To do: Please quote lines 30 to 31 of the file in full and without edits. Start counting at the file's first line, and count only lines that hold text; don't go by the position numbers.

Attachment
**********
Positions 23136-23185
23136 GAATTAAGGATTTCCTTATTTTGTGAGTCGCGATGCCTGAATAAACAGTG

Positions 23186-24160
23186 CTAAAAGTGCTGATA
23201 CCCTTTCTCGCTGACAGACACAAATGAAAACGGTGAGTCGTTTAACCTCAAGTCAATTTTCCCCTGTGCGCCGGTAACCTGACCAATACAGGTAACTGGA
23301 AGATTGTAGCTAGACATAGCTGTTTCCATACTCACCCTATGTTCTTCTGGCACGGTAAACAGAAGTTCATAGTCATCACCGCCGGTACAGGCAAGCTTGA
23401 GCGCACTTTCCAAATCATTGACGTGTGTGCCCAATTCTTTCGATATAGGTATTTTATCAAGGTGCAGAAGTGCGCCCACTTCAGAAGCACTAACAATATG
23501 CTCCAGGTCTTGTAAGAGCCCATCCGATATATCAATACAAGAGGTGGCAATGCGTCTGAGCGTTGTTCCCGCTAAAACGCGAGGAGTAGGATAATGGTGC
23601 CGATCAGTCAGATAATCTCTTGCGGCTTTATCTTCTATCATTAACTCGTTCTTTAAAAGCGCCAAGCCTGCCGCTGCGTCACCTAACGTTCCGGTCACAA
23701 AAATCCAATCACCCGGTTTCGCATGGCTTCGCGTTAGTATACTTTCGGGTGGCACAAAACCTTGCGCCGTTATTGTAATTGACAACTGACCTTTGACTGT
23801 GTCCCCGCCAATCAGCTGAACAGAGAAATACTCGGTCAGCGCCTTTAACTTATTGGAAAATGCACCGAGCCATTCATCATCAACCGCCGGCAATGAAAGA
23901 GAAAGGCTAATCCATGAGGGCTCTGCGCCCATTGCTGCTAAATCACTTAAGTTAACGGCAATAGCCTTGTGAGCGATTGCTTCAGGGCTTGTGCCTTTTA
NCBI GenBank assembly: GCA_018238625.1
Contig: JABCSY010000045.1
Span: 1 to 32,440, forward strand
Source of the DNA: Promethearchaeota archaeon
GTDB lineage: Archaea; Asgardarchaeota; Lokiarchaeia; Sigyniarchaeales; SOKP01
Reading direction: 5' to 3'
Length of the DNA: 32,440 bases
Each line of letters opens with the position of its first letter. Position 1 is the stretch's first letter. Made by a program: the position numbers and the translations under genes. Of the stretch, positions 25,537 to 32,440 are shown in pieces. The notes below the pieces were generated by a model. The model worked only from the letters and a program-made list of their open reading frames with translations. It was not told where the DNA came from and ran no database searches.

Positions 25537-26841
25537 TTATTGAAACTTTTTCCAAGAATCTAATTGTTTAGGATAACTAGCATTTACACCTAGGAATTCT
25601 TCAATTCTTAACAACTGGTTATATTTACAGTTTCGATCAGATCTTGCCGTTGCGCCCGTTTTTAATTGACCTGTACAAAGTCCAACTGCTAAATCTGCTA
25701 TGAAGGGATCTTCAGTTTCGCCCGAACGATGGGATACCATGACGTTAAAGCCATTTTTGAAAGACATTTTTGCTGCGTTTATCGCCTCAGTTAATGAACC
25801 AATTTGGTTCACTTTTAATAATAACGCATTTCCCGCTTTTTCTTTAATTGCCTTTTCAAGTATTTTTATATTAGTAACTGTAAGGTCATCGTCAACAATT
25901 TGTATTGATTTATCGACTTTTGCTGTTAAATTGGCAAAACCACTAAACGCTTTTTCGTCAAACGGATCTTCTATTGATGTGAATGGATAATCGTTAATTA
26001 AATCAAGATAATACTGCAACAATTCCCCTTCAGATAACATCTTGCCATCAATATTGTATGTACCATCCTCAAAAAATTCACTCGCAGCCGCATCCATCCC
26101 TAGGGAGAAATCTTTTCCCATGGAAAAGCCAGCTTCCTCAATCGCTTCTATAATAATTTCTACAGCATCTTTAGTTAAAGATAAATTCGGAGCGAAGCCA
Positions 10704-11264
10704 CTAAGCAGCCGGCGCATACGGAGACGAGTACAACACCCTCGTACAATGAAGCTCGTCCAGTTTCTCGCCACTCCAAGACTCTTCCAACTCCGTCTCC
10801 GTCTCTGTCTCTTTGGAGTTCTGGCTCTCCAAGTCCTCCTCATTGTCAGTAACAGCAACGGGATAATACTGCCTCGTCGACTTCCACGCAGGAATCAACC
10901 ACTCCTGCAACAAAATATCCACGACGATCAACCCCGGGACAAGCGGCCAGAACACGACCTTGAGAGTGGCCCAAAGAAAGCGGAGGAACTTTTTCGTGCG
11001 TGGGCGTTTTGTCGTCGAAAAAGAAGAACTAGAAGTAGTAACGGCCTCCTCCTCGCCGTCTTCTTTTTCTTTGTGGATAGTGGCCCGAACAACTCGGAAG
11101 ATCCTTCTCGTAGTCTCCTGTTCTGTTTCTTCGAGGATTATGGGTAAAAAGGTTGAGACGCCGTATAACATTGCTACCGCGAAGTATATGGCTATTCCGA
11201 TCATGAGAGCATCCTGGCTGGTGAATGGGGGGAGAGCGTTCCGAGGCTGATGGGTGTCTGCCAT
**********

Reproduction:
10704 CTAAGCAGCCGGCGCATACGGAGACGAGTACAACACCCTCGTACAATGAAGCTCGTCCAGTTTCTCGCCACTCCAAGACTCTTCCAACTCCGTCTCC
10801 GTCTCTGTCTCTTTGGAGTTCTGGCTCTCCAAGTCCTCCTCATTGTCAGTAACAGCAACGGGATAATACTGCCTCGTCGACTTCCACGCAGGAATCAACC